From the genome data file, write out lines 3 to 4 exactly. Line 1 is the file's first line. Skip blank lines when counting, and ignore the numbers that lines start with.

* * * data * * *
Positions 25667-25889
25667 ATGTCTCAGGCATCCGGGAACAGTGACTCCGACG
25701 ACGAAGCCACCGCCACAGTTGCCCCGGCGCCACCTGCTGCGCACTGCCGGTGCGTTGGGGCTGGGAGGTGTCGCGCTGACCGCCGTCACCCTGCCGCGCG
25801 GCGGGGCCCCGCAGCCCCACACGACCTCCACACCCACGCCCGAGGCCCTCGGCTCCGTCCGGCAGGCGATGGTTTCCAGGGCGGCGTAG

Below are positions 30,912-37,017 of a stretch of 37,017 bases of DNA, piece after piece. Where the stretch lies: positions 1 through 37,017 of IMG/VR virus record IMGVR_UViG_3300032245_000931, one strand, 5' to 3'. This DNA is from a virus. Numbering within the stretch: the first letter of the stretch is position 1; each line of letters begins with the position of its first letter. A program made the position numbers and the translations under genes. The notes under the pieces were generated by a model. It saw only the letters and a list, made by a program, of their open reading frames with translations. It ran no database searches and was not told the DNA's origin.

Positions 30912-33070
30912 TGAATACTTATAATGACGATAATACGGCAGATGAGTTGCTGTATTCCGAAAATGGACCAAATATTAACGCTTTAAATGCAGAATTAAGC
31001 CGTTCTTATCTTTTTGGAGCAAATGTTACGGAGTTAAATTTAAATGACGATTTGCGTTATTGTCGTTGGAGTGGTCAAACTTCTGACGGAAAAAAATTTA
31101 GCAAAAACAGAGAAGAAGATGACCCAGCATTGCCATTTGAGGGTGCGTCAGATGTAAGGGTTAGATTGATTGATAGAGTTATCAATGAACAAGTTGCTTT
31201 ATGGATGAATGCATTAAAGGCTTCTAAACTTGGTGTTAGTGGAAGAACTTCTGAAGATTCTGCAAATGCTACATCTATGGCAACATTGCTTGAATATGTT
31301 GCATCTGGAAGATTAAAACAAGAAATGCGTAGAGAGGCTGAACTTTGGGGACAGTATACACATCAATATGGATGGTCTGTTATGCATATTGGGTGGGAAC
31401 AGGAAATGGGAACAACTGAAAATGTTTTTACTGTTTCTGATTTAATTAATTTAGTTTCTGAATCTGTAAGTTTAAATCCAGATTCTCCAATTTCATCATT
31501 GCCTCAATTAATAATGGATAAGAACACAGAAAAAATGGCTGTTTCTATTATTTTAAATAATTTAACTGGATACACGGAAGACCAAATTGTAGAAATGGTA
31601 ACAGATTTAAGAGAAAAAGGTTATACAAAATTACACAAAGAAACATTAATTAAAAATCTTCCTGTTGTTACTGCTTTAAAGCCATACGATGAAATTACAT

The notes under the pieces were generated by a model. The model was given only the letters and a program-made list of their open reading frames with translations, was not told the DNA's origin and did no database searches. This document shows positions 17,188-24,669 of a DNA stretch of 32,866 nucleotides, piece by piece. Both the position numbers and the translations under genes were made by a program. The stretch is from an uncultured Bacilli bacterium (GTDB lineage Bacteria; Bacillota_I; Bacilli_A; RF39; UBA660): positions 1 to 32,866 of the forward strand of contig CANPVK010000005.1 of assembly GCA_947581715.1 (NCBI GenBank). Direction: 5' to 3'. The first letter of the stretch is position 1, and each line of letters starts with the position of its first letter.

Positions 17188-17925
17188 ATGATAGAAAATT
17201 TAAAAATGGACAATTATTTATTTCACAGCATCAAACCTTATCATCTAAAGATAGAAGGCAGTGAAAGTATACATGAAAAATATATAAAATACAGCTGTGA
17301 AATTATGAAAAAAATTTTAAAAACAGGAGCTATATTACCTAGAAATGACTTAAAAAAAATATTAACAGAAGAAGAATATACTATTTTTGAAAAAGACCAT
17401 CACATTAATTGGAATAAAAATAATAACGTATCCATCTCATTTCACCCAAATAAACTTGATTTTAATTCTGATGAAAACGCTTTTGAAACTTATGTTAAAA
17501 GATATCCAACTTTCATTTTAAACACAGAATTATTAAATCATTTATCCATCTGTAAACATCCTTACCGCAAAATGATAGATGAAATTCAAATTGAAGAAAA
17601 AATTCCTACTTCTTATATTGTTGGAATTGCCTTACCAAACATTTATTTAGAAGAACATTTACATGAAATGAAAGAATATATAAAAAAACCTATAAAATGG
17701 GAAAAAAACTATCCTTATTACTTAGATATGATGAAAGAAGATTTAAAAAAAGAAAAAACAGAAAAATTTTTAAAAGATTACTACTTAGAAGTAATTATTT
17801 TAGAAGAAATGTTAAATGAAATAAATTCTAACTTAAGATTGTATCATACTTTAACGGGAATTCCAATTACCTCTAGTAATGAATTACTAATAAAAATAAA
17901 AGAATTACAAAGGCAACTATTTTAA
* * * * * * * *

25701 ACGAAGCCACCGCCACAGTTGCCCCGGCGCCACCTGCTGCGCACTGCCGGTGCGTTGGGGCTGGGAGGTGTCGCGCTGACCGCCGTCACCCTGCCGCGCG
25801 GCGGGGCCCCGCAGCCCCACACGACCTCCACACCCACGCCCGAGGCCCTCGGCTCCGTCCGGCAGGCGATGGTTTCCAGGGCGGCGTAG